the drug is potent laxative and can raise the complications of Covid-19 patients instead of
Benefits by augmenting diarrhea and other Gastrointestinal problems.
Conflict of Interest: Author declares no conflict of interest.
Declaration: The Article have been uploaded on Research gate for awareness and will
be updated accordingly when published.
References:
1. Vilanova-Sanchez A, Gasior AC, Toocheck N, et al. Are Senna based laxatives safe when
used as long term treatment for constipation in children?. J Pediatr Surg. 2018;53(4):722‐
727. doi:10.1016/j.jpedsurg.2018.01.002.
2. https://www.dawn.com/news/1557883.
3. https://tribune.com.pk/story/2234073/1-tribune-fact-check-sana-makki-cure-covid-19/.
4. https://www.webmd.com/vitamins/ai/ingredientmono-652/senna.
5. Lijing Yang, and Lei Tu. Implications of gastrointestinal manifestations of COVID-19. Lancet
gastroenterology and Hepatology. 2020, 1-2.
https://www.thelancet.com/action/showPdf?pii=S2468-1253%2820%2930132-1.
6. https://www.youtube.com/watch?v=Nx1K1x4N9ok (A Report by BBC Urdu).
7. https://www.afro.who.int/news/who-supports-scientifically-proven-traditional-
medicine?gclid=Cj0KCQjwiYL3BRDVARIsAF9E4GdN9SZEFe2Ez8_qlFBvF63sireJnUu1QbJsgMX27Fe
QdZdk7GBbgRgaAtOvEALw_wcB
ResearchGate has not been able to resolve any citations for this publication.
  • Implications of gastrointestinal manifestations of COVID-19
    • Lijing Yang
    • Lei Tu
    Lijing Yang, and Lei Tu. Implications of gastrointestinal manifestations of COVID-19. Lancet gastroenterology and Hepatology. 2020, 1-2.
  • Article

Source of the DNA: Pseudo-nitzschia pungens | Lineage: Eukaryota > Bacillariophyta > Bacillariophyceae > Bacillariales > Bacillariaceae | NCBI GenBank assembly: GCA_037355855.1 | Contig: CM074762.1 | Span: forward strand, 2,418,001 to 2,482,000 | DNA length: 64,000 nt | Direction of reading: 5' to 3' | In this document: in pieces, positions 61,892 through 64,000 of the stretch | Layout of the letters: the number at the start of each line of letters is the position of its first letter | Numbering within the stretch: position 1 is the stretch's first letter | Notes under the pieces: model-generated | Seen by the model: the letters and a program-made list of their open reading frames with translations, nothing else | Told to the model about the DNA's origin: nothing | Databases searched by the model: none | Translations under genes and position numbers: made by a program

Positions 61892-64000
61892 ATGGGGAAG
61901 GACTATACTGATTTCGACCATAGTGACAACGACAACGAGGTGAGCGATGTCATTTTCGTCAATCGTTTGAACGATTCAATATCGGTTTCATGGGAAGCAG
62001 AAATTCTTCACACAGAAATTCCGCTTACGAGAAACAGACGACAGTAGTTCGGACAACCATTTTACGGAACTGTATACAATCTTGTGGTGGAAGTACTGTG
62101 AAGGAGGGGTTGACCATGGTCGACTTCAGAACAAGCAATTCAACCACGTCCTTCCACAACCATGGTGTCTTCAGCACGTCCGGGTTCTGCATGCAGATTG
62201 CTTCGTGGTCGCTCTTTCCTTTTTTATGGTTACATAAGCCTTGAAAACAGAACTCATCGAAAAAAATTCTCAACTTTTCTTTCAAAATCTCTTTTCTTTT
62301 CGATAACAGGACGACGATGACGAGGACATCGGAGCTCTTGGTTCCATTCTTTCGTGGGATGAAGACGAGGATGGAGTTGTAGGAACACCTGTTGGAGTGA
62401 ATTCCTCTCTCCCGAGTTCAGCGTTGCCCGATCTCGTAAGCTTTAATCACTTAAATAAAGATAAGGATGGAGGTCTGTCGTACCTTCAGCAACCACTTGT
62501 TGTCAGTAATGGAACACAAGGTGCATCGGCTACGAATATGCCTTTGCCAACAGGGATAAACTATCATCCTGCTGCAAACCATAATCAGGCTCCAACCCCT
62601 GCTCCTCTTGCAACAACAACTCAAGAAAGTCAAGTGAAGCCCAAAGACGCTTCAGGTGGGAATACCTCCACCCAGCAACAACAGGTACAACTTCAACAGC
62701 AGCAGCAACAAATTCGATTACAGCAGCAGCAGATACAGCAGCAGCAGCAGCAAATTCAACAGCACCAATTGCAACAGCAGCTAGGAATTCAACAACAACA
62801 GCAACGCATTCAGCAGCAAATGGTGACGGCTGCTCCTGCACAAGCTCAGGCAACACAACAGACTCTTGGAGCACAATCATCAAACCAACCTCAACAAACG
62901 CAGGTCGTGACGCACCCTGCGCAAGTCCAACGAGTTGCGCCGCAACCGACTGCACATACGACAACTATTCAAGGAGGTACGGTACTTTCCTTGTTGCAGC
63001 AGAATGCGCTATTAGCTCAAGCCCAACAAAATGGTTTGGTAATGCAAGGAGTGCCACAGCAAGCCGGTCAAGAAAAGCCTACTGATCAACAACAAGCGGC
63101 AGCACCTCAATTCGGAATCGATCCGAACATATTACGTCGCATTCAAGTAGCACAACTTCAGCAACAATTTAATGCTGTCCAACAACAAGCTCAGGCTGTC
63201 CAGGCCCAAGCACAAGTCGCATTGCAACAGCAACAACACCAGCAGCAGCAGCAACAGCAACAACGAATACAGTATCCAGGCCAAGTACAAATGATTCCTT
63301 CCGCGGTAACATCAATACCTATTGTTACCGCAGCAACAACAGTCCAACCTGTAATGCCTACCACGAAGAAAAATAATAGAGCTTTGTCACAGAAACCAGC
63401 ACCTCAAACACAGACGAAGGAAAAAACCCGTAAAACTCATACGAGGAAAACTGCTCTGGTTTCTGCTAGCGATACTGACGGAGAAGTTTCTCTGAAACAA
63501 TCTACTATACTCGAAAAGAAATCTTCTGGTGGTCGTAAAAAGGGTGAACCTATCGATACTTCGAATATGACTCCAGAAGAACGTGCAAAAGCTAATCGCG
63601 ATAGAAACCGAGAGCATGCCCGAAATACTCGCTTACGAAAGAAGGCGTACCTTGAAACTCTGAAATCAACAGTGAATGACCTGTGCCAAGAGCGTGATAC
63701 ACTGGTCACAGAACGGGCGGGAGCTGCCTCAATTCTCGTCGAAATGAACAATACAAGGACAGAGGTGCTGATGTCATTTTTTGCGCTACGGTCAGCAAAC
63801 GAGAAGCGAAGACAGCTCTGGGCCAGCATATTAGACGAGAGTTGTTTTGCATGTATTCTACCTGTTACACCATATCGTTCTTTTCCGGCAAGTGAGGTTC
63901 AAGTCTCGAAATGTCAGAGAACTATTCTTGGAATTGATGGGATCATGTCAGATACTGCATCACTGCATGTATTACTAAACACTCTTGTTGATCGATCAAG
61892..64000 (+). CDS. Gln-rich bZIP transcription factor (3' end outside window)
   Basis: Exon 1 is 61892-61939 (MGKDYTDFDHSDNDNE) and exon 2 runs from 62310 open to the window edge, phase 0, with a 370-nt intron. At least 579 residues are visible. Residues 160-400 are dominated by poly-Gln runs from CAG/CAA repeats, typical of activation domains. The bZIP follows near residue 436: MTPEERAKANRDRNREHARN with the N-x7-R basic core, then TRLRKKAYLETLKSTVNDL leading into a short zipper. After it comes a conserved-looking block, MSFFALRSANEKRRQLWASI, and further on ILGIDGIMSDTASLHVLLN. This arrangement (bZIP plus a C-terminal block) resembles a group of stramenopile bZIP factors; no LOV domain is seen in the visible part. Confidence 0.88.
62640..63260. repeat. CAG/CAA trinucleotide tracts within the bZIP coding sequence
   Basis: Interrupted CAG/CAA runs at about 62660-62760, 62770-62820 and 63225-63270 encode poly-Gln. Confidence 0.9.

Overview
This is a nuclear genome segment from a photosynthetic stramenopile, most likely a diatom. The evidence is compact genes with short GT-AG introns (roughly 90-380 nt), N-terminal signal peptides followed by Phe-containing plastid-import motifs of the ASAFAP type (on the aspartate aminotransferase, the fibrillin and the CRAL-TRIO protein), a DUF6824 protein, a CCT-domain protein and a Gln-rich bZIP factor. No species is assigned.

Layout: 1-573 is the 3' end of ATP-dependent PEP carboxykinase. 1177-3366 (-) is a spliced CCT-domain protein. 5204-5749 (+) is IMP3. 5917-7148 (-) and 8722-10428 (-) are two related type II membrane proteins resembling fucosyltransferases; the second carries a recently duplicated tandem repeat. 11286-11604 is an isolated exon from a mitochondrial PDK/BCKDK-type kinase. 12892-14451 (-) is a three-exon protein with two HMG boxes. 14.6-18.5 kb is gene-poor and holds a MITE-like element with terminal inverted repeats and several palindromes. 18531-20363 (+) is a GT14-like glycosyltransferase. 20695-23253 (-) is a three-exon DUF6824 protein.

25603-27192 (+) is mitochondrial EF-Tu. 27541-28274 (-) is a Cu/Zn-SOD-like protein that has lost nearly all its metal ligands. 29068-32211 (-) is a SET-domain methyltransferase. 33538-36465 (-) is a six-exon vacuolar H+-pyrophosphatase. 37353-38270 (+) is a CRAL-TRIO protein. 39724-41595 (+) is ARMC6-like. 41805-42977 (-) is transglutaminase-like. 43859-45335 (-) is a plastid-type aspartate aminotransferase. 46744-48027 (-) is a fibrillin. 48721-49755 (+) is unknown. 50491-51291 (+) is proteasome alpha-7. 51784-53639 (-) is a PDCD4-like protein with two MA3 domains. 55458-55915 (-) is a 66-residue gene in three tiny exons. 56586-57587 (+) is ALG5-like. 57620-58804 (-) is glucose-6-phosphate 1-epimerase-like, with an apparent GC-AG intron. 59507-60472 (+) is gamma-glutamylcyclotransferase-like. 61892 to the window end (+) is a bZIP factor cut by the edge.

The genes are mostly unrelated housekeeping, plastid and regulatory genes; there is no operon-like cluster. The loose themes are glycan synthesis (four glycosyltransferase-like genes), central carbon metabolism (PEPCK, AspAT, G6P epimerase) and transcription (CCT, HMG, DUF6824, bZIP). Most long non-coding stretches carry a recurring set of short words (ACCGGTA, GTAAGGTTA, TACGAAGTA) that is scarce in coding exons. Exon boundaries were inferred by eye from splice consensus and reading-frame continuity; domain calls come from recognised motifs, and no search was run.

Background and aim: Senna is a stimulant laxative commonly used by pediatricians, pediatric gastroenterologists, and pediatric surgeons. Many clinicians avoid Senna for reasons such as tolerance or side effects but this has little scientific justification. We recently found several patients we were caring for developed perineal blistering during the course of Senna treatment. Because of this we chose to review the literature to identify side effects in children taking this medication as well as to analyze our Center's experience with Senna's secondary effects. Methods: We performed a literature review (MEDLINE, PUBMED) using the keywords of Senna, sen, sennosides and children, and pediatric and functional (idiopathic) constipation. We looked for articles with information regarding perineal blisters related to Senna as well as other secondary effects of Senna laxatives in children when used on a long-term basis. We also reviewed the charts of our patients who had previously taken Senna or are currently taking Senna, looking for adverse reactions. Results: Eight articles in the literature reported perineal blisters after administration of Senna laxatives in 28 patients. Of those occurrences, 18 patients (64%) had accidental administration of Senna and 10 (36%) had Senna prescribed as a long term treatment. All of the blistering episodes were related to high dose, night-time accidents, or intense diarrhea with a long period of stool to skin contact. At our institution, from 2014 to 2017, we prescribed Senna and have recorded data to 640 patients. During the study period, 17 patients (2.2%) developed blisters during their treatment. Patients who developed blisters had higher doses 60mg/day; 60 [12-100] vs. 17.5 [1.7-150] (p<0.001). All of the blistering episodes were related to night-time accidents, with a long period of stool to skin contact. 83 (13%) patients presented minor side effects such as abdominal cramping, vomiting or diarrhea which resolved once the type of laxatives were changed or enemas were started. The doses of Senna was not significantly different in these patients 15mg/day [4.4-150] vs. 17.5mg/day [1.5-150]. There were no other long-term side effects from Senna found in the pediatric literature for long-term treatment besides abdominal cramping or diarrhea during the first weeks of administration. We found no evidence of tolerance to Senna in our review. Conclusion: There is a paucity of information in the literature regarding side effects of sennosides as a long-term therapy, and to our knowledge, this is the first review of Senna side effects in children. Senna induced dermatitis is rare, but may occur when patients need a higher dose. All of the cases described had a long period of exposure of the skin to stool. Besides the perineal rash with blisters, we could find no other described major side effect with Senna administration in the pediatric population or evidence of the frequently mentioned concern of the development of tolerance to Senna. Pediatric caregivers should advise families of the rare side effect of skin blistering and educate them to change the diaper frequently in children who are not toilet- trained to reduce stool to skin exposure. We can conclude from this review that Senna is a safe treatment option for constipation in children. Level of evidence: IV.